Five Hundred Dogs and 15 Cats Rescued from Puppy Mill
More than 500 dogs and 15 cats were rescued on Tuesday from an alleged puppy mill in Kaufman County, Texas. According to news reports, the Humane Society began investigating the operation when someone came to them asking about dog food donations for the animals.
Puppy Mill Kept Dogs in Deplorable Conditions
The Humane Society of Cedar Creek Lake and the Kaufman County Sheriff’s Department conducted the raid, and found the animals being kept in deplorable conditions. Mainly consisting of small breeds such as poodles and Chihuahuas, the dogs were housed in filthy conditions where they were exposed to the elements at all times.
Many of the dogs, in addition to having severely matted coats, were found suffering from a range of serious medical conditions, including infected wounds, internal and external parasites, and skin and eye infections. According to the Humane Society’s report, “It is obvious that many of these animals have never known life outside their wire cages.”
All of the animals were quickly removed and transported to an emergency shelter specially set up for this rescue operation. The Kaufman County Sheriff’s Department has provided 24-hour security to the emergency shelter to ensure the safety of the rescued animals, which were all given appropriate emergency medical care by a team of veterinarians.
The operation was made possible in part by funding provided to the Humane Society by the Kenneth and Lillian Wilde Foundation, who created the Wilde Puppy Mill Task Force to rescue animals from abusive puppy mills.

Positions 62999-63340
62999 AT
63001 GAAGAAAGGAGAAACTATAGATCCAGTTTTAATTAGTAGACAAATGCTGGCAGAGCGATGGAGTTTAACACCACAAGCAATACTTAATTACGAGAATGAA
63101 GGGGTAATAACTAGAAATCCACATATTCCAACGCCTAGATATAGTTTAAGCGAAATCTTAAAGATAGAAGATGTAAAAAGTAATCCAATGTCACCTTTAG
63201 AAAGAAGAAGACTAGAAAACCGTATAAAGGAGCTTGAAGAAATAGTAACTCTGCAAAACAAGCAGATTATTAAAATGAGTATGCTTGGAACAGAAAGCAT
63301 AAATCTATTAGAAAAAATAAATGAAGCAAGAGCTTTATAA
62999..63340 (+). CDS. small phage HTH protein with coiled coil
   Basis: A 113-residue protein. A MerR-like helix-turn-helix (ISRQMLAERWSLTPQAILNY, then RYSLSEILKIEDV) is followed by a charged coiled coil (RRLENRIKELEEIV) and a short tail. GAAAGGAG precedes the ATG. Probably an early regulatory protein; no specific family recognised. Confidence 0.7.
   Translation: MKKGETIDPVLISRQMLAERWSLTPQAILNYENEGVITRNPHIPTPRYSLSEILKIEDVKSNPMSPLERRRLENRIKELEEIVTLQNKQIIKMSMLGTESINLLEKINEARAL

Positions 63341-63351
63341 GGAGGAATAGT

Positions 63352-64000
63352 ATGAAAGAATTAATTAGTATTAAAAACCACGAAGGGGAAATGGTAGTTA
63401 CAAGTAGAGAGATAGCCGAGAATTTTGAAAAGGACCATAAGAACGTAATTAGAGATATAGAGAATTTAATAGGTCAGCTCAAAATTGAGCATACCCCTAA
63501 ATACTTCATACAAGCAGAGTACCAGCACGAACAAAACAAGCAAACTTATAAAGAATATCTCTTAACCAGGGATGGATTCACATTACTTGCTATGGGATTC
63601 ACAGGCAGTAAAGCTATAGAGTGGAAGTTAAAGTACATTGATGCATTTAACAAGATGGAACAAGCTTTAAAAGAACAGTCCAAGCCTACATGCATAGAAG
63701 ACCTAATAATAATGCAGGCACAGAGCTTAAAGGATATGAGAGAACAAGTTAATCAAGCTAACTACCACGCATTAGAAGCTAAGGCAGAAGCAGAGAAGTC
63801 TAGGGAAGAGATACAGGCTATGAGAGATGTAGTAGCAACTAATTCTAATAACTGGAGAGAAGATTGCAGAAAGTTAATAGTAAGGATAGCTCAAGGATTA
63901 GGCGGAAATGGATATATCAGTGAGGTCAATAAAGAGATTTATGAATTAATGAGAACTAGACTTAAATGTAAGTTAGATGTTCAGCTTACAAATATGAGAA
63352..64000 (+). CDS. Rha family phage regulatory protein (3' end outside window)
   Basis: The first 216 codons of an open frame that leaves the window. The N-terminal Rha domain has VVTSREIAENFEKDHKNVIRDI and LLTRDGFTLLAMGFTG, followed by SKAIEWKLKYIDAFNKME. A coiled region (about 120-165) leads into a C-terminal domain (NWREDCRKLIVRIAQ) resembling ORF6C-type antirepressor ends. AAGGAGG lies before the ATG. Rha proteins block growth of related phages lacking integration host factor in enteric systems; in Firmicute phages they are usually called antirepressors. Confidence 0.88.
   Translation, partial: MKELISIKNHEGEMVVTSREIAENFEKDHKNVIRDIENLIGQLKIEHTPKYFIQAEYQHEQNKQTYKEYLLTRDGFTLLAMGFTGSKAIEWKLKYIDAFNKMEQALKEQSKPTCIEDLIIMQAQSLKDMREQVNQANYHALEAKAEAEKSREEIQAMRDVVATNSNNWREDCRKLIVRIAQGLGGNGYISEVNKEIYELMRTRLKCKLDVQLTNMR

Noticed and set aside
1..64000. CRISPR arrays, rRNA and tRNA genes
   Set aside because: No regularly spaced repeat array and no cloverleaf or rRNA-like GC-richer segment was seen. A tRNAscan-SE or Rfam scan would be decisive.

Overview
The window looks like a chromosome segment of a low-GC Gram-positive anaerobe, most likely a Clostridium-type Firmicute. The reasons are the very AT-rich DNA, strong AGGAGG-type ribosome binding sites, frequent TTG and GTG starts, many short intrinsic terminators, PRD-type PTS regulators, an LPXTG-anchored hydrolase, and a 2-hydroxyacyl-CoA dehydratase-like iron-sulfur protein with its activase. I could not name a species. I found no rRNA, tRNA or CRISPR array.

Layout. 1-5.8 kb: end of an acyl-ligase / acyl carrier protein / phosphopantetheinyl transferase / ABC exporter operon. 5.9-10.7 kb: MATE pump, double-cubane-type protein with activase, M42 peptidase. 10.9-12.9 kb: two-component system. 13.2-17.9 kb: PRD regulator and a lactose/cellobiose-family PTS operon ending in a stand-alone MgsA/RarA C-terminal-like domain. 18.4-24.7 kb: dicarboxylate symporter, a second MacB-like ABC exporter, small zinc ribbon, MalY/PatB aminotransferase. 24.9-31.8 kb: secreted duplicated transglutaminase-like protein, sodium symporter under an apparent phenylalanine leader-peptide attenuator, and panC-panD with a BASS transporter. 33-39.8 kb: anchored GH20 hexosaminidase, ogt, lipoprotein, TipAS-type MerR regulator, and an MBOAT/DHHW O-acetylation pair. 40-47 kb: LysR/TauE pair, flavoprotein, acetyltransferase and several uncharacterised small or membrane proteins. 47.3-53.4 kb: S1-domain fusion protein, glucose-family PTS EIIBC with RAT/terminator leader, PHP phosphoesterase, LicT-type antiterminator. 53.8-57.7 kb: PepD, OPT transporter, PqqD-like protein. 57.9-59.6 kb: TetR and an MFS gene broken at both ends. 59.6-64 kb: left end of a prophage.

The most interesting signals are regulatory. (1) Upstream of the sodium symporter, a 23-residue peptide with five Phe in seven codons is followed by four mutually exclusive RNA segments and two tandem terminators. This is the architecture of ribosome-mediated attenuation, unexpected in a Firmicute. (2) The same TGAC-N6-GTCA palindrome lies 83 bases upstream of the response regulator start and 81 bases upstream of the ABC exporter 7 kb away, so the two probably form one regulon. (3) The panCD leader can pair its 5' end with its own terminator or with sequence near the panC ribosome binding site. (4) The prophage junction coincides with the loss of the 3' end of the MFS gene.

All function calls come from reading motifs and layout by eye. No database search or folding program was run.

How to Put Puppy Mills Out of Business
In addition to the good work being done by groups such as the Humane Society of the United States and legislative efforts going on in several states to try and stem the tide of abusive puppy mills, the best way to put puppy mills out of business to starve them out economically. That means refusing to purchase any dog that is the product of a puppy mill.
The Humane Society offers the following tips for making sure your next puppy does not come from a puppy mill:
- Adopt a puppy from a shelter. These animals need you as much as you need them. Both of our dogs are adoptees, having been abandoned by their original owners. It gives us satisfaction every day to know that we saved their lives. They bring us immeasurable joy without a dime having gone into the pocket of a puppy mill breeder.
- Find a responsible breeder and pay a personal visit to their facility. There are many responsible breeders out there. A personal visit to the breeder will allow you to assess how the facility is housing and caring for the dogs. At a minimum, they should be receiving adequate food, water, exercise, grooming, socialization and veterinary care, and should not be spending their lives confined to cages.
- Avoid pet stores. Period. They buy their dogs from puppy mills. How else would they make a profit off of each animal?
- Don’t be fooled by advertising claims that a breeder’s animals are kept in humane conditions. In other words, going back to a previous point, don’t purchase a dog from a breeder if you can’t personally visit the facility and ensure it is not a puppy mill.
- Don’t try to “rescue” a puppy from a puppy mill by purchasing it. Every dollar you put into the pocket of a puppy mill breeder perpetuates the scourge of puppy mills. If you encounter a breeder you think might be operating a puppy mill, contact your local authorities and the Humane Society immediately.
- For more great tips, see the Humane Society’s Puppy Buyer’s Guide.